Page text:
“Bristol deserves a BAFTA for the best place to make drama”

December 21, 2019

Ecosse Films’ six-part drama The Trial of Christine Keeler, which takes a fresh look at the 1960s ‘Profumo Affair’, will premiere on BBC One on Sunday 29th December, following its extensive shoot at The Bottle Yard Studios and a host of Bristol locations earlier this year.

Addressing cast, crew, Film Office and Bottle Yard staff and other local partners that supported filming at a recent private Bristol preview, Executive Producer Douglas Rae said: “What you have created here in Bristol is very special. To be able to produce a major drama with over 80 speaking parts and up to 500 people working on it, and to find everything you need in one city that you can get around so easily compared to London, is a remarkable thing. Bristol deserves a BAFTA for the best place to make drama.”

The highly anticipated drama starring Sophie Cookson, James Norton and Ellie Bamber filmed for 17 weeks in Bristol from Dec ’18 to Apr ‘19, with full production based at The Bottle Yard Studios which also accommodated purpose-built sets housed in 15,000 sq ft of space, including interiors of Wimpole Mews (Stephen Ward’s home) and Marylebone Police Station.

Cookson, Norton, Bamber and fellow cast members Ben Miles and Emilia Fox were spotted filming at more than 10 locations around Bristol used to recreate 1960s London, including Central Library (which doubles for Marylebone Police Station), offices above St Nicholas’ Market (War Office and MI5), Wills Memorial Building (House of Commons) and Lord Mayor’s Mansion House (Mayfair restaurant and hotel room). St Paul’s doubled for Notting Hill and other locations included Goldney Hall, City Hall, Caledonia Place, Berkley Square, Corn Street, Small Street and Broad Street. Filming also took place for eight days at The Guildhall in Bath, which doubled for The Old Bailey.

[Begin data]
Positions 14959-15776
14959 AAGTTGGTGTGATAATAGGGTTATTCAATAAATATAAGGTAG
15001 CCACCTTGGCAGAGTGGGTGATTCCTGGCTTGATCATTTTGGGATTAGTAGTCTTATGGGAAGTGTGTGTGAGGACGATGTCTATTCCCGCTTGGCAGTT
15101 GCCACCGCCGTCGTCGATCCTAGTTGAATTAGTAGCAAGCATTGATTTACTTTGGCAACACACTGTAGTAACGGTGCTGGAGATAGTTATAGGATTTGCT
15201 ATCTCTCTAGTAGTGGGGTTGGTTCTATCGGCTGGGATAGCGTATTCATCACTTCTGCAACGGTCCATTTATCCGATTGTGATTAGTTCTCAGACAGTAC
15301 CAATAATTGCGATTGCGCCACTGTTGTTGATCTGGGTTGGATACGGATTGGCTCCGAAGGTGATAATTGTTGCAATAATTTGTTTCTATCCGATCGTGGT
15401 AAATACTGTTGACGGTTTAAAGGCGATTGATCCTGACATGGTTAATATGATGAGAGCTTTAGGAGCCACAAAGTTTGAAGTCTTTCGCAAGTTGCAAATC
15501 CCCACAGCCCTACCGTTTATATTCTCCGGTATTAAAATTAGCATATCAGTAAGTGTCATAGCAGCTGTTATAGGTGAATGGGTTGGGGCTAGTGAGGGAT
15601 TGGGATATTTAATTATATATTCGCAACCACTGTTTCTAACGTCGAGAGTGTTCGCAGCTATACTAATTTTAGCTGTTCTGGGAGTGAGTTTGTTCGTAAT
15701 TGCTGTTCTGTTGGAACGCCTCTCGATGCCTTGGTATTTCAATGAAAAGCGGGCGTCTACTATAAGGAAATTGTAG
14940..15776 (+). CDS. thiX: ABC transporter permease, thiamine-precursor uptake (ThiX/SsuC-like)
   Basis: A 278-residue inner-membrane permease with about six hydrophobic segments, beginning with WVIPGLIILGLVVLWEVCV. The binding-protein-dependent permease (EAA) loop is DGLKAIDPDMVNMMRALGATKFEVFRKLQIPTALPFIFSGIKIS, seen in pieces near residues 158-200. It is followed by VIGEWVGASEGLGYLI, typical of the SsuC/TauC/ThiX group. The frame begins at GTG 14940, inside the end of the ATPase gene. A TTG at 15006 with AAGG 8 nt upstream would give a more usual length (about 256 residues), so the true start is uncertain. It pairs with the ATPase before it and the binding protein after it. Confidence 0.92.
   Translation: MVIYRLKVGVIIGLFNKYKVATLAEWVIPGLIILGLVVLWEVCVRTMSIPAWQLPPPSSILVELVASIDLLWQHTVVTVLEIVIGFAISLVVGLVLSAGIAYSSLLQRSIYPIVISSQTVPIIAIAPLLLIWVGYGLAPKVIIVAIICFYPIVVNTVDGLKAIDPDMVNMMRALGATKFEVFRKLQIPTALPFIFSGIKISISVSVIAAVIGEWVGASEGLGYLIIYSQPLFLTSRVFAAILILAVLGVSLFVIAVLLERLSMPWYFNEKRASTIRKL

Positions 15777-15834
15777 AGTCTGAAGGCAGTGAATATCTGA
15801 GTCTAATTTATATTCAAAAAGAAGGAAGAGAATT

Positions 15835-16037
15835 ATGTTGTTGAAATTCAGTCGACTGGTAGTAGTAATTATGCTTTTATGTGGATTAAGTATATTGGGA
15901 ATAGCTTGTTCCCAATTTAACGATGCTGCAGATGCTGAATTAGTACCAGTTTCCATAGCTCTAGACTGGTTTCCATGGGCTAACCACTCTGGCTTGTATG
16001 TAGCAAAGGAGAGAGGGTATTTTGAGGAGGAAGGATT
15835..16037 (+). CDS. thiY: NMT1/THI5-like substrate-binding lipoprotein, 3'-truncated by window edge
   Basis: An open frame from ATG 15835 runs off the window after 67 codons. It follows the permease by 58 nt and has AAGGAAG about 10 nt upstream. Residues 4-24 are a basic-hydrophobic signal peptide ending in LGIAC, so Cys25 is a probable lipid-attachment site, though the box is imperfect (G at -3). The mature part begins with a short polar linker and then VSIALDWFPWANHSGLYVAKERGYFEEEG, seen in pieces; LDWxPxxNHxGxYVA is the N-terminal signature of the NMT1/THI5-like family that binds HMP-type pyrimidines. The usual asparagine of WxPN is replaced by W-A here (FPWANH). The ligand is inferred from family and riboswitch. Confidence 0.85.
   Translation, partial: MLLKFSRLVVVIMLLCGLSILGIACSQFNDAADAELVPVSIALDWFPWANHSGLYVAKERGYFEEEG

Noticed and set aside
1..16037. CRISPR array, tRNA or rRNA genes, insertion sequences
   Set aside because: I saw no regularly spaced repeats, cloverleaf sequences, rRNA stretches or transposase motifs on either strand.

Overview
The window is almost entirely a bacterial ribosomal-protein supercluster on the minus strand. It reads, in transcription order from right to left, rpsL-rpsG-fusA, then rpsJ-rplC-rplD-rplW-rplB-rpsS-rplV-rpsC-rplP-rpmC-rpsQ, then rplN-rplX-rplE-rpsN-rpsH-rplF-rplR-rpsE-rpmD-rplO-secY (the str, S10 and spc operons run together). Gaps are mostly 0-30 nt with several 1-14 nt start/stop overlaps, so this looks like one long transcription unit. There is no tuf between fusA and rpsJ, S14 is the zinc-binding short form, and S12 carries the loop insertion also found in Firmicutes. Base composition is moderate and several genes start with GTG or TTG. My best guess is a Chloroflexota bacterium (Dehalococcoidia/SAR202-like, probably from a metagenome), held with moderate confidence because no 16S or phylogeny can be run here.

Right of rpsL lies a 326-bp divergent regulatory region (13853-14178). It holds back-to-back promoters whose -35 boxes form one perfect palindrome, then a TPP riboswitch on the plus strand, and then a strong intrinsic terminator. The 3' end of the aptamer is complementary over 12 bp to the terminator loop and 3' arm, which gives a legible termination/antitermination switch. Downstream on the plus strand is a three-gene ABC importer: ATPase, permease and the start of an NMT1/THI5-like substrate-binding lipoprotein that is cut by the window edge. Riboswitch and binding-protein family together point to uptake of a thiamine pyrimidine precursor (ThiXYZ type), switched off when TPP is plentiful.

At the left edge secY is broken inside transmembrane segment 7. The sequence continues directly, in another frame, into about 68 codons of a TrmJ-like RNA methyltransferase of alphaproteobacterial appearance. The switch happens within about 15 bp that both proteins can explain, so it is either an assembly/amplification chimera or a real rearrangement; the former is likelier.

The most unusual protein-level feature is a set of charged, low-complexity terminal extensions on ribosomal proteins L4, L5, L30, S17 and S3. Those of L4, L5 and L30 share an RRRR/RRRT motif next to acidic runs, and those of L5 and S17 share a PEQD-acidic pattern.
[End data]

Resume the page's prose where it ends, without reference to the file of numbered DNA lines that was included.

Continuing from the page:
Helen Thomas, Director of BBC England said: “Bristol’s media industry has gone from strength to strength and is now the biggest production hub in the south outside of London. TV holds up a mirror to our society and is a powerful way to spread positive messages. But before a single frame ends up on our televisions and phones, it has already provided hundreds of people with work.”

“Bristol has always been well known for its natural history, factual and radio output. Now with many of the biggest, most talked about BBC dramas like The Trial of Christine Keeler and Salisbury being filmed here, Bristol has truly become the Hollywood of the South West.”

Fiona Francombe, Site Director of The Bottle Yard Studios says: “Ecosse Films was no stranger to Bristol having made three series of Mistresses here. Douglas [Rae] first came out to take a look around our Studios in 2017 and we were keen to have them back for a future project ever since. It was a great pleasure to welcome them to The Bottle Yard for the making of this iconic and intriguing political drama which I am certain will be the drama highlight of this year’s BBC festive schedule.”